No one enjoys walking through a cloud of cigarette smoke as they exit a building on campus. There has been plenty of research on the harmful effects of secondhand smoke, plus, it just smells bad.
Now we’ve added vaping to the mix. Vape pens produce vapor that smells like plastic mixed with popcorn or plastic mixed with bubble gum or another artificial analogue for a supposedly pleasant scent. It’s especially pleasant when multiple clouds of vapor mix with the clouds of smoke outside of buildings.
Youngstown State University updated its Code of Conduct last year to include vaping in its tobacco use policy. This means that vape pens and e-cigarettes must be used 50 feet away from campus buildings, just like cigarettes.
YSU made this choice so students and faculty wouldn’t be exposed to the vapors. This may come as a surprise to those of you who pull out your vape pens and blow bubblegum-flavored vapor into the air during class.
Vape pens and e-cigarettes are marketed as a safe alternative to smoking tobacco. Not enough research has been done to know for sure if secondhand vapors poses a health risk, but research shows they are harmful to the person smoking them.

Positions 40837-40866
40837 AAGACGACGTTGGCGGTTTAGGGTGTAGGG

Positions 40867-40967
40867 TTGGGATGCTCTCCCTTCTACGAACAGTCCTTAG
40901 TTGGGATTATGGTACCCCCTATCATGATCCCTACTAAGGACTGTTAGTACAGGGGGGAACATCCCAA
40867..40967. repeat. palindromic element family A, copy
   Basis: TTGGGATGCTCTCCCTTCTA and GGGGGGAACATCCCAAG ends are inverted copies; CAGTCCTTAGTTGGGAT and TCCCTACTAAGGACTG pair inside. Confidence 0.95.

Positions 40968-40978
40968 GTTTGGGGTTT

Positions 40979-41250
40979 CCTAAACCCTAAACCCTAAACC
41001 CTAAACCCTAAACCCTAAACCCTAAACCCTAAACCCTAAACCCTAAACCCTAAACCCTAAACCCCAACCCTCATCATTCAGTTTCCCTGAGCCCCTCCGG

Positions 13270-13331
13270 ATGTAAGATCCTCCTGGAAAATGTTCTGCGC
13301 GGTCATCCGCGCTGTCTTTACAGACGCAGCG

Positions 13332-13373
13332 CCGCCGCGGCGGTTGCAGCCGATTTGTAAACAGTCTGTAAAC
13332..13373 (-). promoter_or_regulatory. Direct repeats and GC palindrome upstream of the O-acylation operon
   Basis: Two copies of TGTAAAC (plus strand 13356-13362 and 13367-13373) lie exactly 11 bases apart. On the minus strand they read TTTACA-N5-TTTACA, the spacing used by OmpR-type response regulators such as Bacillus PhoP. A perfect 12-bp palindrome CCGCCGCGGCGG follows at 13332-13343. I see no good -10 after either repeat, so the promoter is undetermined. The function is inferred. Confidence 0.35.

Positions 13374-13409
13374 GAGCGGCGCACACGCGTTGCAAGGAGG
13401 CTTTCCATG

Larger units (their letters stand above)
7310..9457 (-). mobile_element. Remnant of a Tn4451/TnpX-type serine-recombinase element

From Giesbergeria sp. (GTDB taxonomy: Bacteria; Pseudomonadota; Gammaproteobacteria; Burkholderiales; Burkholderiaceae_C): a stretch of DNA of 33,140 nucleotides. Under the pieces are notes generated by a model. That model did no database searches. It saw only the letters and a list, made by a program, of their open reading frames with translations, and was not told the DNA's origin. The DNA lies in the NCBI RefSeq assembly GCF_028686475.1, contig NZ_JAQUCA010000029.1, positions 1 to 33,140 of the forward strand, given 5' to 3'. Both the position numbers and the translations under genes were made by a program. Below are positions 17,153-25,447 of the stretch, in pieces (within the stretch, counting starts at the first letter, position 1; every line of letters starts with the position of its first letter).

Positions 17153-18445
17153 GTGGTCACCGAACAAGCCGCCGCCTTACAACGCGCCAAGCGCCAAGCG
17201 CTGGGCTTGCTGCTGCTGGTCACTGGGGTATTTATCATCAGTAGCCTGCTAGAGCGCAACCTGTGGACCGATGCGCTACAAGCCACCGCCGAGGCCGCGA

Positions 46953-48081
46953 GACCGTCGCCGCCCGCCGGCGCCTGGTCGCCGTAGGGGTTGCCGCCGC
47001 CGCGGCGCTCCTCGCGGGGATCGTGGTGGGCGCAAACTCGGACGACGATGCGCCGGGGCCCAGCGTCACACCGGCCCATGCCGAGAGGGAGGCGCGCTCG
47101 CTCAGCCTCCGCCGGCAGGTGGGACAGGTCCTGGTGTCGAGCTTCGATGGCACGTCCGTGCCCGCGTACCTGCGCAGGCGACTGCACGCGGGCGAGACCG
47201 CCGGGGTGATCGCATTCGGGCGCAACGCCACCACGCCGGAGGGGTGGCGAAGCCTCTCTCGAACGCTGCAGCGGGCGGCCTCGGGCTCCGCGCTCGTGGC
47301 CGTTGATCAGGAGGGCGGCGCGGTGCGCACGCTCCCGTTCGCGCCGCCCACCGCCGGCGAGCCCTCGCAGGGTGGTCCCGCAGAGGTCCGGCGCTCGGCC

A study published in the “American Journal of Physiology — Lung Cellular and Molecular Physiology” suggests that e-cigarettes and vaping liquids can harm lung cells.
“Scientists suspect it may have to do with solvents and other potentially toxic materials that are inhaled through e-cigarettes,” the study said.
But the vaping ban isn’t likely to stop anyone from using e-cigs or vape pens near campus buildings anyway. According to an administrator, the smoking policy isn’t strictly enforced or abided by.
Which begs the question, why have a policy that isn’t enforced? We should at least keep smokers and vapers from crowding under the overhangs of DeBartolo and Cushwa Halls, and other areas near the main entrances to buildings.
Unlike second-hand vapors, there are several studies pointing to the hazards of secondhand smoke. According to the American Lung Association, it causes more than 41,000 deaths per year.
If you accept the risks of smoking and do it anyways, the consequences fall on you — but don’t expose other people to the carcinogens. Be considerate.
As for the university, maybe we should work on enforcing the existing tobacco policy before trying to expand it. If people are ignoring the policy and smoking tobacco near campus buildings, what’s expanding the policy to include vaping going to do?
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